The Provost's Office provides a number of internal funding opportunities for faculty. These opportunities include sabbatical leave, the Conboy Award and Faculty Development Grants.
The Stonehill Undergraduate Research Experience (SURE) program is an opportunity for students who have completed their first year at Stonehill to perform significant, publishable full time research under the guidance of and in collaboration with an experienced faculty researcher.
The College makes a number of internal grants and awards available to faculty while at the same time providing assistance in obtaining external funding for scholarly research, academic program and curriculum development, and community service projects.
Academic advisors are encouraged to develop ongoing relationships with their advisees that go well beyond course selection to encompass short and long-term goal-setting and planning. Short-term goal-setting and planning might involve helping the student to understand the cornerstone requirements and develop a four-year plan for a given major, where long-term goal-setting and planning might involve discussing options for supplementing one’s major with research experiences and internships in order to plan for a particular career.
A key role of advising is the ability to connect students to proper resources for academic and personal support. While the type and level of support will naturally vary by student, it is important for the advisor to be aware of the robust network of services available on campus and how a student can access these services.
With such a variety of majors and minors from which to choose (coupled with the ability to double major, or even propose an Interdisciplinary Studies major) advisors should encourage exploratory, or unconfidently-declared students to take a multi-faceted approach to assessing their academic interests and vocational aspirations. Both the Office of Academic Services & Advising and Office of Career Services offer multiple strategies for exploring different majors, one of which is for students to talk with their academic advisor about their department’s program of study and the different post-graduate pursuits common to their discipline. The Office of International Programs assists students from all majors in the exploration of an appropriate international option and encourages students to discuss options with their faculty advisors.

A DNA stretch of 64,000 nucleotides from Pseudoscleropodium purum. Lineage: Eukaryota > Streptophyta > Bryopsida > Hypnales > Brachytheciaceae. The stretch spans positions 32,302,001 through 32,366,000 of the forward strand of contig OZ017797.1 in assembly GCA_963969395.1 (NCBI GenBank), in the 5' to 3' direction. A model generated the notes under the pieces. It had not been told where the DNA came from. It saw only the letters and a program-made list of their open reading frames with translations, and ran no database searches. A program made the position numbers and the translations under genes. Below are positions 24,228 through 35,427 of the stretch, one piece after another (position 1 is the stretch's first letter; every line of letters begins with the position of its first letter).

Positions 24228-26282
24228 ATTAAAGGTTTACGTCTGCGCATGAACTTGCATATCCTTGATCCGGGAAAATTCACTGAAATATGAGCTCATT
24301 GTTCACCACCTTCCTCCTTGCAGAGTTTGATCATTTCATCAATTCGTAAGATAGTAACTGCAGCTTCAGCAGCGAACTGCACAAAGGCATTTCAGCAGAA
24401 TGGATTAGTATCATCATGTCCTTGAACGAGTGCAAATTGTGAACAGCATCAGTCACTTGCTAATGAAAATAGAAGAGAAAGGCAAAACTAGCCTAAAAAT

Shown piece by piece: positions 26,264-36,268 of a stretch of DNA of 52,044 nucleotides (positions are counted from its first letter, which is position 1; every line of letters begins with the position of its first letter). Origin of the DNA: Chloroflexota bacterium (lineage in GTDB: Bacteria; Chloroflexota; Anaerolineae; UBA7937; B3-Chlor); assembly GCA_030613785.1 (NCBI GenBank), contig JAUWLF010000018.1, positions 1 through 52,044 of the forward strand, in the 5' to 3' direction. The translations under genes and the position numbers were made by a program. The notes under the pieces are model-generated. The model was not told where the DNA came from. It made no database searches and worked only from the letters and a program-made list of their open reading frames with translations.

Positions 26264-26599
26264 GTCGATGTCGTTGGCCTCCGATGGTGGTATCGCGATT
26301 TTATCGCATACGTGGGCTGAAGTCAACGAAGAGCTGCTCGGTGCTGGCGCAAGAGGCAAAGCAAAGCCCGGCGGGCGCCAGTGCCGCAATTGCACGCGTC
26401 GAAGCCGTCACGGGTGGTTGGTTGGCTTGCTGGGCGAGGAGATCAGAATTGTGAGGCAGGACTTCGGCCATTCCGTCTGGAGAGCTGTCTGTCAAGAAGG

Part of advising is being able to connect a student with the necessary paperwork to activate a process or change. Visit the Forms page to find important advising forms.
It is important that all members of Stonehill’s academic community are aware of and abide by shared and transparent academic policies and procedures.
Official policies and procedures are published annually in the Policy Manual available through myHill. The Academic Policies and Procedures section of the online 2012-2013 Hill Book serves as an unofficial guide on the following topics:
- Enrollment and Registration
- Academic Progress
- Academic Standing
- Graduation Requirements
- Academic Honor Code, Policy and Procedures
- Credits Earned Away From Stonehill
Student learning occurs in a variety of contexts on and off the Stonehill campus. High impact learning experiences such as labs, creative performances, community-based projects, undergraduate research, study abroad, internships and co-curricular opportunities compliment individual courses and curricular programs. Integrated learning permeates the institution and the entire undergraduate experience.
The Center for Teaching & Learning provides resources to faculty to assess student learning within individual courses. The Center was founded to support faculty in their various roles and responsibilities as educators at Stonehill. It exists to advance excellence in learning, teaching, and assessment through programs meant to support faculty development and research in the scholarship of teaching and learning.
The Office of Academic Assessment has primary responsibility for assessment of student learning at the programmatic level, and supports continuous improvement of academic program review, senior transitions and graduate outcomes. The Director works closely with Department Chairs and Program Directors to develop and implement manageable and meaningful program-level assessment plans.
The Office of Institutional Research & Assessment provides institutional data about student learning by collecting and providing timely, reliable college-related data to internal and external audiences.
Faculty hold a substantive role in decision-making in several identified areas in the life of the College including the curriculum, faculty professional development, and criteria for tenure and promotion.
The Faculty Senate, as the elected representative body of the Faculty, has legislative responsibility for the curriculum, faculty professional development, and criteria for tenure and promotion as well as policies and procedures related to student academic standards and standing.
The Faculty Senate is comprised of sixteen full-time faculty members elected by the faculty: Two from business, two from the sciences, four from the liberal arts, and eight at-large.
The Council of Academic Chairs consists of all Academic Department Chairs. Department Chairs are responsible for the management of their respective departments and report directly to the Associate Provost for Academic Assessment and Faculty Development.